4. Float out
By the time we get to the float out, the ship has literally started to take shape – it resembles a cruise ship from the outside, and many of the internal structures have been added – including the cabins, which are built elsewhere.
The float out is the point where the ship enters the water. The Godmother (likely the same one from the coin-laying ceremony) will smash a bottle of Champagne against the bow, and the dry dock will be flooded.
The ship will then be floated out of the yard to a new location where building work continues – freeing up the dry dock for the next ship. It’s at this stage that the rest of the ship is fitted out with the various furnishings and features.
5. Sea trials
Once the framework of the ship is in place and it is ready, it will undergo sea trials. Various crew will join shipyard officials, insurance company reps and other safety inspectors while the ship makes its first trips out onto the ocean.
The ship won’t be finished yet – there’s still a fair amount of work to be done – but this is the chance for the safety of the ship to be checked, and for the crew to get used to how this brand new ship handles.
No two ships are the same, so this is important – and various manoeuvres will be carried out so that the crew understand how quick she is and how easy she is to turn.
With the sea trials complete, the ship returns to the shipyard for the last parts of the build and furnishing.
6. Handover ceremony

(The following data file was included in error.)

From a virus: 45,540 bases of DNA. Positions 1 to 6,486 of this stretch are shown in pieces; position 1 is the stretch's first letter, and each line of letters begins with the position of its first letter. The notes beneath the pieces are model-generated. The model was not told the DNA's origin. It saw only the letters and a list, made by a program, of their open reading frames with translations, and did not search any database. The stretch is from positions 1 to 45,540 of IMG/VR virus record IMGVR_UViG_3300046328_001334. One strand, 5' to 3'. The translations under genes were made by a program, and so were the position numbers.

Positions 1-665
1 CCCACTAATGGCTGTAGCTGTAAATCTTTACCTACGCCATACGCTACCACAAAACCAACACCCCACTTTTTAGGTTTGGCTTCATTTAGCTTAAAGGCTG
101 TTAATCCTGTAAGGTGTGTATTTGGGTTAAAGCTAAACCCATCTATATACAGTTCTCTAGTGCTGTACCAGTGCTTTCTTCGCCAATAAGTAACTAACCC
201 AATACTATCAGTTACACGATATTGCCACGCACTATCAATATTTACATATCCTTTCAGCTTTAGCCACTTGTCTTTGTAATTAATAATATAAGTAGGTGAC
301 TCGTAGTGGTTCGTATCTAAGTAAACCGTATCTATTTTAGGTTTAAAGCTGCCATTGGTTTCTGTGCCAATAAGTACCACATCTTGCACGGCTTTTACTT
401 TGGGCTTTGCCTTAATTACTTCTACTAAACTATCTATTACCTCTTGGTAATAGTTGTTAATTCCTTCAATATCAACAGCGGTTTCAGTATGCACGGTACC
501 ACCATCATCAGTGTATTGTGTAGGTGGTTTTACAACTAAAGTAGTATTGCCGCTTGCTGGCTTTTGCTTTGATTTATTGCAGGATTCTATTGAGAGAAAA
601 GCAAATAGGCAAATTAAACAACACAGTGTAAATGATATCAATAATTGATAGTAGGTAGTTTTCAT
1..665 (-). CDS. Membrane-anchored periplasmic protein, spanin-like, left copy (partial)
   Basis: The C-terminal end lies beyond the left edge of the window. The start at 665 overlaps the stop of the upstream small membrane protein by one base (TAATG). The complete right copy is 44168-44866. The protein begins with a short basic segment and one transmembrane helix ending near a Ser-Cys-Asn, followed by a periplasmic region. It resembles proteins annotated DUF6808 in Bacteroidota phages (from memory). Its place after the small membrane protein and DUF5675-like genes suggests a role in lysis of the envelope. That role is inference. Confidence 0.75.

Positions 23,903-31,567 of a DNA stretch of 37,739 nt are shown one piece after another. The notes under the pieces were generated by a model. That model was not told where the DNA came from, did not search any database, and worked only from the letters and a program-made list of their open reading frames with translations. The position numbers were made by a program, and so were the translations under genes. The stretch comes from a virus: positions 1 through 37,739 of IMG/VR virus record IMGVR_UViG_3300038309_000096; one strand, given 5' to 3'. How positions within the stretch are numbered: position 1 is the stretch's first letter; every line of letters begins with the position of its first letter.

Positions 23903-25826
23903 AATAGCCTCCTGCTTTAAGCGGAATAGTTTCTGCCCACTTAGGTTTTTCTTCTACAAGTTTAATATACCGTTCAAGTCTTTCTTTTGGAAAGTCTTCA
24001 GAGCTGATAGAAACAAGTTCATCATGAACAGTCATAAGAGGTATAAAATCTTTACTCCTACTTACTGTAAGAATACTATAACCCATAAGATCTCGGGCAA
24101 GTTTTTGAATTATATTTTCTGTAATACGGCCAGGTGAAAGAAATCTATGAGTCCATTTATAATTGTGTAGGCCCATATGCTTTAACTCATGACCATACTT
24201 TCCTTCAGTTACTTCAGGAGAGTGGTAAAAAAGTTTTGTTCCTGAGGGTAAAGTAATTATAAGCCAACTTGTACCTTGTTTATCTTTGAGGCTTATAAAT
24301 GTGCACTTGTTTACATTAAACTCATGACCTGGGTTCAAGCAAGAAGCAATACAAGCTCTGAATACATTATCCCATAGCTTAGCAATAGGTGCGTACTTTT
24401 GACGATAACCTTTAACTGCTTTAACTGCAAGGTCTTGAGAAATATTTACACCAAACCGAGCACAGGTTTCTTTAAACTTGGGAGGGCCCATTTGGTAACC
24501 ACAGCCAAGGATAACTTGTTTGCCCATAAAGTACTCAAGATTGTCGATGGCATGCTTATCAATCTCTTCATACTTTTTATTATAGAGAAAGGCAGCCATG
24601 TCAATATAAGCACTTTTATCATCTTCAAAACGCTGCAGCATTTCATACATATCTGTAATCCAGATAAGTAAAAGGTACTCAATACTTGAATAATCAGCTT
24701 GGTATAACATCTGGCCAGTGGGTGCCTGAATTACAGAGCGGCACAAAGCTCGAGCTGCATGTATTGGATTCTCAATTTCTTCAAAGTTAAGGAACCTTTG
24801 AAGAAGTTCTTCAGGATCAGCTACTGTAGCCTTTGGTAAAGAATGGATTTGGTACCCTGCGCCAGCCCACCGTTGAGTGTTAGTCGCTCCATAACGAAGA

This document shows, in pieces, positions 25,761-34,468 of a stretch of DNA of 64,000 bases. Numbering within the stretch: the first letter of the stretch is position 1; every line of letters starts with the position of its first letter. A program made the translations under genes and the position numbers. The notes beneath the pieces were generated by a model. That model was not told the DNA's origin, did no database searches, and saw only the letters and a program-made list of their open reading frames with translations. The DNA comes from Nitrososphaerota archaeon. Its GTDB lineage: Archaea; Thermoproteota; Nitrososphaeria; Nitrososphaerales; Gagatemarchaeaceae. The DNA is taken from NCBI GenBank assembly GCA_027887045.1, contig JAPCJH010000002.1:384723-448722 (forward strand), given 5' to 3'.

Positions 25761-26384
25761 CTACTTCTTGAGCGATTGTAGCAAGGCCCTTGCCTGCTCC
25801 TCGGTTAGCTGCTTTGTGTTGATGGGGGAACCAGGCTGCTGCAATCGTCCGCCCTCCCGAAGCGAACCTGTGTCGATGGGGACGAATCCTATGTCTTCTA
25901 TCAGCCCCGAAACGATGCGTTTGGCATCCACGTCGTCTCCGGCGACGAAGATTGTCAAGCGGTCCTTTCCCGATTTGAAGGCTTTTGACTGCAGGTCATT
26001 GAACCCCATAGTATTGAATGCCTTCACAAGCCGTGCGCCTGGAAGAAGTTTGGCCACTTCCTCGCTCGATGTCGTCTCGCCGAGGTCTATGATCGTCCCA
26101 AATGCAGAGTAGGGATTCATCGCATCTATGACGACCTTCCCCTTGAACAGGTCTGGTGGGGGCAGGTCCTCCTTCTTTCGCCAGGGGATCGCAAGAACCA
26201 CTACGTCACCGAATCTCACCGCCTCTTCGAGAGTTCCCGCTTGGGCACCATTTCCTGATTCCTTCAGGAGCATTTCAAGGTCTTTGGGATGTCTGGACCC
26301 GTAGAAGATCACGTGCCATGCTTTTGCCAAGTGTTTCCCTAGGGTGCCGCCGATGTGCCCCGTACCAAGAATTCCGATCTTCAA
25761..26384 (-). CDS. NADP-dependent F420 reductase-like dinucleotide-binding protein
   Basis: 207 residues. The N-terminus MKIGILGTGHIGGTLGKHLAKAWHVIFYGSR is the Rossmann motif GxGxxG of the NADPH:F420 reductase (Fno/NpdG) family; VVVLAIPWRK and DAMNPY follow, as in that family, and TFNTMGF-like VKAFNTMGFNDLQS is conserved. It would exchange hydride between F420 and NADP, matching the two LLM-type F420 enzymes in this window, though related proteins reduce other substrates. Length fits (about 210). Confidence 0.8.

The handover ceremony is where the ship is presented to the cruise line and signed over from the shipyard. Again there’ll normally be a fair amount of pomp around this, but the ship is still far from finished, despite how she may look.
From the outside, she will look complete, but things like soft furnishings and more importantly supplies won’t be on-board. So at this stage, the crew will likely join the ship for the first time, and the ship will brace itself for its first actual sailing.
7. Shakedown voyage
The very first sailing of a ship is the shakedown voyage. This is basically taking the ship for a run-out to see how she works and to get the crew acclimated to her. A lot of the training will take place on this sailing.
The cruise line might use this as the first opportunity to get travel agents and members of the media on board to promote the ship, as well as offering places to key people who were involved in the build such as architects, engineers and interior designers.
8. Inaugural voyage
The inaugural voyage is not an ever-present step, and it’s sometimes combined with the shakedown voyage. This is more considered to be the first sailing with passengers, but not paying guests – this one will be the main one to host travel agents, media and sometimes even celebrity guests too.
The point of this sailing is to generate a bit of publicity and to help sell the ship. Travel agents often get invited so that they can do a better job of talking about the ship to potential passengers in future.
Between the shakedown voyage and the inaugural voyage, the ship will be sailed to the port where her christening ceremony will take place.
9. Christening ceremony
This is probably the more famous of the various ceremonies involved in the building of a ship. The christening ceremony will take place either at the home port of the ship, or at a convenient port elsewhere – it’s not uncommon for the christening of US-based ships to happen in Southampton.
Here the Godmother (this time the ‘well-known’ one) will formally christen the ship by smashing a bottle of Champagne against the bow – though it’s all done using wires and buttons these days. You want to make sure the bottle breaks otherwise it’s bad luck!
There may be other special guests too, and the whole ceremony will be one big welcoming party for the ship. There’ll be a lot of media present, especially for bigger ships.
10. Maiden voyage